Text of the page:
But in November 2008, [name withheld] moved less than a mile away — to Menomonee River Parkway — to live with his wife's parents. Once he moved, Falls police said he was in violation of the ordinance and issued him a $1,100 citation.
On Wednesday, the state appeals court upheld a Waukesha County Circuit Court ruling that [name withheld] indeed violated the ordinance.
His attorney, however, argues that since [name withheld] has been living in the zone since before the ordinance was passed he should be allowed to continue to live within the zone even though he changed his address.
“He gets booted out of his apartment and goes to live with his in-laws within the same protection unit. So how has the threat increased to anyone?” asked [name withheld]’s attorney, Daniel Fay.
“We have these ordinances because they look good. But look in any neighborhood within 1,500 feet of a school. How many drunk drivers live in that area? Who represents a bigger threat to the kid on a bicycle?” Fay asked.
The Menomonee Falls Municipal Court in May 2009 found [name withheld] guilty of violating the village's ordinance, and ruled that [name withheld]’s grandfather status did not travel with him when once he changed residences. That ruling was appealed but upheld in circuit court and the appeals court.
Fay said the ordinance doesn’t specifically prohibit a sex offender from moving from one location to another within a safety zone. He said the court rulings went beyond what was written in the ordinance, which he said is prohibited if the ordinance itself isn't ambiguous.
“We’ll pursue this at the Supreme Court level. What do we have to lose?” Fay said. “My job is to test the system; it’s not to get along with the system.”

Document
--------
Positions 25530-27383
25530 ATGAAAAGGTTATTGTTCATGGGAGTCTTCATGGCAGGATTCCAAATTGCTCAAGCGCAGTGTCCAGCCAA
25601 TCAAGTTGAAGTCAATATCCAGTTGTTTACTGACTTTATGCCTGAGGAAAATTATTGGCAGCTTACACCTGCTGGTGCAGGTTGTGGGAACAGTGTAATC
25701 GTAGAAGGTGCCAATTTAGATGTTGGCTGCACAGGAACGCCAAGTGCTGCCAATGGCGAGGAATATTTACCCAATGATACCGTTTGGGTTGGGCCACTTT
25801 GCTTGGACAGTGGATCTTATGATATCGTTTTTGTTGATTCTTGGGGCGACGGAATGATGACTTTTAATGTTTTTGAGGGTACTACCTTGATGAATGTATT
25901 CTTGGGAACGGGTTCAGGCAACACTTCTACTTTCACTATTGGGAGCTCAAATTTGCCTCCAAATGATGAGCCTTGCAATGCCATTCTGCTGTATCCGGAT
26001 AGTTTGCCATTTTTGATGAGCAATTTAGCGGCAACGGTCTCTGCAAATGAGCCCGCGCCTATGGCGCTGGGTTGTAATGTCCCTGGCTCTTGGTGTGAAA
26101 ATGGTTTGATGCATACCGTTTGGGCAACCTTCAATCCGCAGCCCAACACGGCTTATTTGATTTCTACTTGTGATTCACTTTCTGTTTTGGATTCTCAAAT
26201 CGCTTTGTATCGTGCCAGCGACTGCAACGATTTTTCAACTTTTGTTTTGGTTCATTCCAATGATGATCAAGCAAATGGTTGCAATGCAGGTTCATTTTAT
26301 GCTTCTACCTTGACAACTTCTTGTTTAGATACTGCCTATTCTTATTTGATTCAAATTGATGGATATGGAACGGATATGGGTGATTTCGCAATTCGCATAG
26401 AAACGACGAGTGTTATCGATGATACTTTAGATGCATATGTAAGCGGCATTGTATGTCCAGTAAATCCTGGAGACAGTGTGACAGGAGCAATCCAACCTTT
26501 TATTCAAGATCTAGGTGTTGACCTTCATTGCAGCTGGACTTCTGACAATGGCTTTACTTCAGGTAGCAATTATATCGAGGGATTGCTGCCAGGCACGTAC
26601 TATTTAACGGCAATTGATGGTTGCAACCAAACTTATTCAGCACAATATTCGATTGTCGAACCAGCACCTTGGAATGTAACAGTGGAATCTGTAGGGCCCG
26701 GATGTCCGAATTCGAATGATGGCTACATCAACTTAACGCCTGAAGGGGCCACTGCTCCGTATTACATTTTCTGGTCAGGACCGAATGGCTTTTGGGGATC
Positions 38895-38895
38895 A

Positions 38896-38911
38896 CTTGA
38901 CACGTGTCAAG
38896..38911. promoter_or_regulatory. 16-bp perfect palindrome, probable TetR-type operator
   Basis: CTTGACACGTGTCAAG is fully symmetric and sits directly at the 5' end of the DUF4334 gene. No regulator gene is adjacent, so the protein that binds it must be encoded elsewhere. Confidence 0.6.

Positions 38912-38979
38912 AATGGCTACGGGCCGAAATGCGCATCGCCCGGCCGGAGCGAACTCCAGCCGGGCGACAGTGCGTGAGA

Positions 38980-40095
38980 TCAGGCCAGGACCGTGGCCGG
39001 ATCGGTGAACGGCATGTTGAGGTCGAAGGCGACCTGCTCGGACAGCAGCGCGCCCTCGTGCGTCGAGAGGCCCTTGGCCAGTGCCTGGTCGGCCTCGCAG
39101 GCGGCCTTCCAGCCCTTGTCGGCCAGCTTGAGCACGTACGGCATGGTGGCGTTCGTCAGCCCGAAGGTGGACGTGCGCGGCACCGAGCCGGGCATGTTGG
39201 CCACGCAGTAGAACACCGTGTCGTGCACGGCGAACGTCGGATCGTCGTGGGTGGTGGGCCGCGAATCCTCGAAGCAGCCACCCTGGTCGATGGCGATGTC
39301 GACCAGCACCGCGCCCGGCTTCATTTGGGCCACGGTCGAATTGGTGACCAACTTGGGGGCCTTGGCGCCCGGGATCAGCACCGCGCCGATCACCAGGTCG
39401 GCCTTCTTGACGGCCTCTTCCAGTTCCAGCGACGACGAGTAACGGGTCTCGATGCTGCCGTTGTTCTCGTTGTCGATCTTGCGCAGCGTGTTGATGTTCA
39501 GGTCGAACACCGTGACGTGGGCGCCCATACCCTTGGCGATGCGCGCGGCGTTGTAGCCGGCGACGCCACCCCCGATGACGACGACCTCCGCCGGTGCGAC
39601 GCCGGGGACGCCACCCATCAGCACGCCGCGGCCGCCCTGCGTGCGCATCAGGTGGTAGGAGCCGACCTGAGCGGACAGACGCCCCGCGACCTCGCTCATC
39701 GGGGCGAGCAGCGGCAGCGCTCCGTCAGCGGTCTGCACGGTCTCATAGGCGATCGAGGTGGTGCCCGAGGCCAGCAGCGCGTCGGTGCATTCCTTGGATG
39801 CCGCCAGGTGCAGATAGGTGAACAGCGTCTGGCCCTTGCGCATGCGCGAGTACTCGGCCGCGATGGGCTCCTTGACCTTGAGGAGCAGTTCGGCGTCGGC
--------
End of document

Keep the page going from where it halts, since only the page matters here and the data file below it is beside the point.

Village Attorney Michael Morse said the other courts correctly interpreted the language in the ordinance. He said the grandfather clause of the ordinance refers to a “residence” not “resident.” In other words, a specific home can be "grandfathered," but not the offender himself.
- This lawyer apparently doesn't know anything he's talking about.
Comments from eAdvocate (See here)
"OK, so any residence were a former sex offender lived, and since has moved out, is protected forever, and any other former sex offender can move into that residence at any time in the future. Right? So, the ordinance sets up a patchwork-quilt of residences were sex offender can move in at any time in the future. Yes? Or, NO? If no then the grandfather clause pertains to the offender and not the residence; or is punitive in nature."
“I think the opinion stands for itself and it’s well written, and we believe the court’s decision is correct,” Morse said.
During a Circuit Court hearing, the village contended that allowing [name withheld] to move under the grandfather clause would undermine the purpose of the ordinance, which is to prevent sex offenders from living near children.
“This is not a punitive law, this is a regulatory law. It was drafted with the goal of protecting children,” Morse said.
- I don't care how many times you or anyone else says this, it's punitive, period!
According to data from the state’s sex offender registry, [name withheld] is still registered at the Menomonee River Parkway address. He was forced to move after his lease was terminated at his Main Street apartment in 2008. His wife suffers from serious medical issues, so they moved in with her parents on Menomonee River Parkway.
Menomonee Falls Police Capt. Mark Waters said [name withheld] could technically receive a citation every day that he continues to live at his current residence. He said the department typically waits until cases clear the courts to pursue further enforcement. Waters said they are in discussions with Morse on whether to issue another 30-day notice to [name withheld] based on Wednesday's appeals court ruling.